One speed limit set for entire bypassSeptember 16, 2021
By CANDY NEAL
HUNTINGBURG — The speed limit along all of Progress Parkway will be 25 miles per hour.
Huntingburg Common Council members approved lowering the speed limit from 35 to 25 miles per hour on all of Progress and on Styline Drive from State Road 64 to 12th Street. That will make the speed limit on that entire stretch of road, from U.S. 231 to State Road 64, 25 miles per hour.
Progress Parkway was built as a railroad tracks overpass and connects Styline to the intersection of 14th and Chestnut streets. By doing this, drivers can avoid a train-blocked U.S. 231 by turning onto 14th and accessing the parkway to travel to State Road 64, which is on the other side of the railroad tracks.
The speed limit change was done for safety reasons. Street Superintendent Jason Stamm told the Huntingburg Board of Public Works and Safety that drivers are already speeding in that area, and that lowering the speed limit would be a good thin to do. The matter came up as a request from OFS. The company is expanding its parking lot on the east side of Styline, which means more pedestrians will be crossing the road. The public works board recommended the change.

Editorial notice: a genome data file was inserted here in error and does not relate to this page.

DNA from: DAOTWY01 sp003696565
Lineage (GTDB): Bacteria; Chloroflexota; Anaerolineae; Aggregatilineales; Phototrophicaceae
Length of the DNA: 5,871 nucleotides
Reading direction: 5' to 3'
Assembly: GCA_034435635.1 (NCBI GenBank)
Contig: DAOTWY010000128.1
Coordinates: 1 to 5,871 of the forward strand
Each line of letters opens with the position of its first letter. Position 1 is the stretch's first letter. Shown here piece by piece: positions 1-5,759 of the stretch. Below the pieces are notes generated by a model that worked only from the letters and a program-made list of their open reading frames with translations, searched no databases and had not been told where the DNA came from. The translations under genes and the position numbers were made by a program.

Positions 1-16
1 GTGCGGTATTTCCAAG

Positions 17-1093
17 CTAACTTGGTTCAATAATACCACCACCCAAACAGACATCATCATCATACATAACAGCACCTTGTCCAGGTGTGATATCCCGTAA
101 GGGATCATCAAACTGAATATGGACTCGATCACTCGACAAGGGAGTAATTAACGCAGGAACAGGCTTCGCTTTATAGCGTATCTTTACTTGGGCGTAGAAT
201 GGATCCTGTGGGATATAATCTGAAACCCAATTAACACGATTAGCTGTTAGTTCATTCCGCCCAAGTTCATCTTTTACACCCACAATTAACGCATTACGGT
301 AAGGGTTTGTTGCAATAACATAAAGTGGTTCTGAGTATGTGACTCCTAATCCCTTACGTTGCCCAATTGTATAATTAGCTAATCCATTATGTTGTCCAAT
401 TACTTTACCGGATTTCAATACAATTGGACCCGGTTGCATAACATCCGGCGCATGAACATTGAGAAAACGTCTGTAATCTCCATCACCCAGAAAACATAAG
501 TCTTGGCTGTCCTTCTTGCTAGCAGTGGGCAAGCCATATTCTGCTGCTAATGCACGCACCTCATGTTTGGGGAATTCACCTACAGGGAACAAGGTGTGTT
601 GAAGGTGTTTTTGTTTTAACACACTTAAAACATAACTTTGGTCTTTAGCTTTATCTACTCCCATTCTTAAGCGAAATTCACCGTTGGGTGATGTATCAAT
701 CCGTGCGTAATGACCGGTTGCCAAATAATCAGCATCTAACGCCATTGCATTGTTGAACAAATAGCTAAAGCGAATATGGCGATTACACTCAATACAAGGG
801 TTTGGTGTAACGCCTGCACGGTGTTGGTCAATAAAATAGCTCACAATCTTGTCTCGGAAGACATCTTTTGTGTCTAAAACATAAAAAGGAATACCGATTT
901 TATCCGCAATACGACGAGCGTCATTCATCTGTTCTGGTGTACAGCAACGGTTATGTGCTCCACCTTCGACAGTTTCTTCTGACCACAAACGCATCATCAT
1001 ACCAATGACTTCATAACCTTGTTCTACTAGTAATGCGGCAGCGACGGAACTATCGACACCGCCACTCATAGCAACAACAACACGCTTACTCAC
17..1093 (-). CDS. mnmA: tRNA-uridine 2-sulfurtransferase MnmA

Mayor Steve Schwinghamer said that the state is allowing signs to be installed on U.S. 231 and State Road 64 to direct drivers to the bypass when a train is stopped on the tracks and blocking U.S. 231. One sign will be on U.S. 231 south of State Road 64, facing northbound drivers. The other two will be on State Road 64 on either side of Styline Drive, for eastbound and westbound drivers. Wednesday morning, the public works board gave Schwinghamer permission to sign the needed documents to get those installed.
The council also:
• Heard Schwinghamer proclaim Sept. 15 to Oct. 15 as Hispanic Heritage Month in Huntingburg.
• Heard that the city received a $5 million grant from the U.S. Economic Development Administration for future wastewater system improvements. The city is waiting to hear about federal grant funding it has applied for, Schwinghamer said.
• Adopted the $696,000 appropriation of federal American Rescue Plan Act funds.
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